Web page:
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The Elusive Offer In Compromise

The Elusive Offer In Compromise

By definition an offer in compromise allows you to settle your tax debt for less than the amount owed.  It is only a legitimate option for a taxpayer if they do not have any outstanding (unfiled) tax returns or are in an open bankruptcy proceeding.  While an offer in compromise does allow you to settle your tax debt for less than you owe it is rarely the “pennies on the dollar” advertised.

An offer in compromise depends on your ability to pay based on your income, expenses and your equity assets.  An offer in compromise is usually accepted by the IRS when the amount offered represents the most that they would expect to be able to collect within a reasonable period of time.  You should explore all other IRS programs prior to filing for an offer in compromise.

If you do decide to request an offer in compromise, the IRS offers two options for your initial payment based on your offer and the payment option you choose.  If you choose a lump sum payment you must submit an initial 20 percent of the total offer amount with your application fee.  If the offer is accepted, you will receive written confirmation and be given five or fewer payments to pay the debt.  If you choose periodic payments, you must submit your initial payment with your application fee an continue monthly payments while the IRS considers your offer.  The application fee is $186.

There are low-income certification guidelines, that may excuse you from sending in the application fee or the initial payment and under these circumstances, you will not need to make monthly payments while the IRS considers your offer.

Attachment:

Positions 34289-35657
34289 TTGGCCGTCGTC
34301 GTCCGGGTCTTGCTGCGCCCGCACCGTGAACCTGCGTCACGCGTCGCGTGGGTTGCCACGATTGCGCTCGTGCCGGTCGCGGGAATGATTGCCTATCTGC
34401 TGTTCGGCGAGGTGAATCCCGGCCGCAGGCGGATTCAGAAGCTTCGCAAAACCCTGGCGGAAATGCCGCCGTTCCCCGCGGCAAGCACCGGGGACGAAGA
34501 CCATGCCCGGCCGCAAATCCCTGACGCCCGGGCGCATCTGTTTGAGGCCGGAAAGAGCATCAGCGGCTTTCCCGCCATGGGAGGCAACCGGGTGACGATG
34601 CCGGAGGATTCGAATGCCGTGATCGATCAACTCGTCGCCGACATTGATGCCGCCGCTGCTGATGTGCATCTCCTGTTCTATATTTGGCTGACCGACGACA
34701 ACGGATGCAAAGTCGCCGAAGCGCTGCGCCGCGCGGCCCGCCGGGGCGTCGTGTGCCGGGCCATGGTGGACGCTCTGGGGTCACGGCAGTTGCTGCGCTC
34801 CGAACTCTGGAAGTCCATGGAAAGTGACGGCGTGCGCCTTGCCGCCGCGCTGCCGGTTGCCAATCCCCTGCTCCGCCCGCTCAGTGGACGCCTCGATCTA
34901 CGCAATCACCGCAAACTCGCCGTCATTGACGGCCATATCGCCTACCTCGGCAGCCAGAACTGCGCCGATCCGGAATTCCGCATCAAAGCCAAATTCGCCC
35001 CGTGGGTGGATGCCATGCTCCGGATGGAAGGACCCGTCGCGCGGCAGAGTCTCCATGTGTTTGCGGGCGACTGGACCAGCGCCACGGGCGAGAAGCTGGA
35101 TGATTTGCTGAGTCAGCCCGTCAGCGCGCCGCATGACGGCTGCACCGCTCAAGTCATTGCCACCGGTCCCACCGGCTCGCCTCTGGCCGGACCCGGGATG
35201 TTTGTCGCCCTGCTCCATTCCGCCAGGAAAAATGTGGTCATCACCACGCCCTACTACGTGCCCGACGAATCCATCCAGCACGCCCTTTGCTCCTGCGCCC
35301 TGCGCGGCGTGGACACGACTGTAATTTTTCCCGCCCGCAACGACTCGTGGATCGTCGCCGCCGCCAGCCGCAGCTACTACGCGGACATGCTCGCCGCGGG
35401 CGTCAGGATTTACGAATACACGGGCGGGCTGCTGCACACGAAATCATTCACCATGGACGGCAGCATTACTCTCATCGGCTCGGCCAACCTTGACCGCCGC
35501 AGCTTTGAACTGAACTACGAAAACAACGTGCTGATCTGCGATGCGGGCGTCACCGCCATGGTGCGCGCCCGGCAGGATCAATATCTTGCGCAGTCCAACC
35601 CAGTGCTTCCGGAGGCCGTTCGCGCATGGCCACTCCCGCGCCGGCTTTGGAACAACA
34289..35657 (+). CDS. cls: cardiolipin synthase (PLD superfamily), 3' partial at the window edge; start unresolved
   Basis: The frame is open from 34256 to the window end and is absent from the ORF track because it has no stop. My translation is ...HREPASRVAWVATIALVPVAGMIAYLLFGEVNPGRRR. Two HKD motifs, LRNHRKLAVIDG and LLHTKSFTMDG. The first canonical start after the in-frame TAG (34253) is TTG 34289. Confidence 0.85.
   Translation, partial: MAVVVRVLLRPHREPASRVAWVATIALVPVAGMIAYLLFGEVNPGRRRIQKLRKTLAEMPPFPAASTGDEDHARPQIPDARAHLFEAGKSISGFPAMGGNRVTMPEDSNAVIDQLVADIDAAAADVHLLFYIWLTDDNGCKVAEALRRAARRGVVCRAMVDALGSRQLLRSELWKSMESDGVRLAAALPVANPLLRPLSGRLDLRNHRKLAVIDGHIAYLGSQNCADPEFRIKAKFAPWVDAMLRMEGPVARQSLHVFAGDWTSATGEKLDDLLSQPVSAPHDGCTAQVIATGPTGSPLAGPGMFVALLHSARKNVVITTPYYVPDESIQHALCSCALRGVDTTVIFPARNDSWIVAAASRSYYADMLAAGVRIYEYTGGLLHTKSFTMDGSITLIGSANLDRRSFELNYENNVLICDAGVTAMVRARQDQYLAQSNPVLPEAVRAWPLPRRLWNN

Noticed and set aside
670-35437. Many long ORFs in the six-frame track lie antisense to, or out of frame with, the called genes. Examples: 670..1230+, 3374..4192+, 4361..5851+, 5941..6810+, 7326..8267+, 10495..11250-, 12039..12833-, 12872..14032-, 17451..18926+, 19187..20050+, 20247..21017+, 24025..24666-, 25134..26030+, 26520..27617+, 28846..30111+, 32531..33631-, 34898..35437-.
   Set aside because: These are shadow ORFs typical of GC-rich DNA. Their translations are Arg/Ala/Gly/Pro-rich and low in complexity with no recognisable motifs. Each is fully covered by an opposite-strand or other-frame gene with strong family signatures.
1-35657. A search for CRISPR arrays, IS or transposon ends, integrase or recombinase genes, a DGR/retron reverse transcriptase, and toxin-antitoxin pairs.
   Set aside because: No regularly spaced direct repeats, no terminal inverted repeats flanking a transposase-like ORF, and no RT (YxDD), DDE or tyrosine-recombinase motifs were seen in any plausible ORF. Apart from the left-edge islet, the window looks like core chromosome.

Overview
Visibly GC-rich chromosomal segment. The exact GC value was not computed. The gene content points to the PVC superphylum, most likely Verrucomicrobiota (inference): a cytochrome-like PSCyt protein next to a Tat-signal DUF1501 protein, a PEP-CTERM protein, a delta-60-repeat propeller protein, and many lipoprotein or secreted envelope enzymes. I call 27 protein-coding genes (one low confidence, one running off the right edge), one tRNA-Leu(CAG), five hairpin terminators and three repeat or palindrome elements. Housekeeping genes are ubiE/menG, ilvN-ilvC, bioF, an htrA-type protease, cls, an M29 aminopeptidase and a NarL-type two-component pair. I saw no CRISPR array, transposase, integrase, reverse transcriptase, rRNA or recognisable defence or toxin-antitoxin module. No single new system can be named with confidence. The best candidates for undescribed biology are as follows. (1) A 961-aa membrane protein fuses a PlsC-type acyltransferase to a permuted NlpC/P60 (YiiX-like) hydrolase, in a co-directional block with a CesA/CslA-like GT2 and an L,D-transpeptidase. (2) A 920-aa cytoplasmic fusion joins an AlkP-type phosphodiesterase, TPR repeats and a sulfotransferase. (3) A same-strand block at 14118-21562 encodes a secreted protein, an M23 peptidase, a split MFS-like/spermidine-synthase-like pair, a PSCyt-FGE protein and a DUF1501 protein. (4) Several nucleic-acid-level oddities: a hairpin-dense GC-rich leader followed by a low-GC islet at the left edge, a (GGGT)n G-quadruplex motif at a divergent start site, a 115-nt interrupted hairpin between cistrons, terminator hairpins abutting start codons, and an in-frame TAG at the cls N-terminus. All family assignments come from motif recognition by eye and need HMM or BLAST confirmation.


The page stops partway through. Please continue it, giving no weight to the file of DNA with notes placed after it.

The Process

While the IRS considers your offer your non-refundable payment and fees will be applied to the tax liability (you can designate payments to a specific tax year and tax debt).  The IRS can still file a Federal Tax Lien may still be filed.

If your offer is accepted any refunds due within the calendar year in which your offer is accepted will be applied to your tax debt.  Tax liens will not be released until your offer terms are satisfied.

To submit your offer you will need to provide information about your financial information about your financial situation, including cash investments, available cash, assets, income, and debt.  The IRS will also require our average household gross monthly income and expenses.

Although the process seems pretty straightforward the acceptance rate for an offer in compromise is just slightly more than 40% without the guidance of a tax professional.  The reason for such a small acceptance rate is what the IRS refers to as frivolous offers.  You can increase your odds to 95% or even explore better IRS programs by speaking to one of our Tax Professionals.  Our Enrolled Agents have more than 28 years of experience working with the IRS.  We promise straightforward options for taxpayers who owe the IRS.  We are A+ rated by the Better Business Bureau without a single complaint in all of those years.  Our blueprint for our long-lasting success has been honest answers and quick results without hidden fees.  For more information, you can call us at 561-293-3135 or email the author at or visit us at

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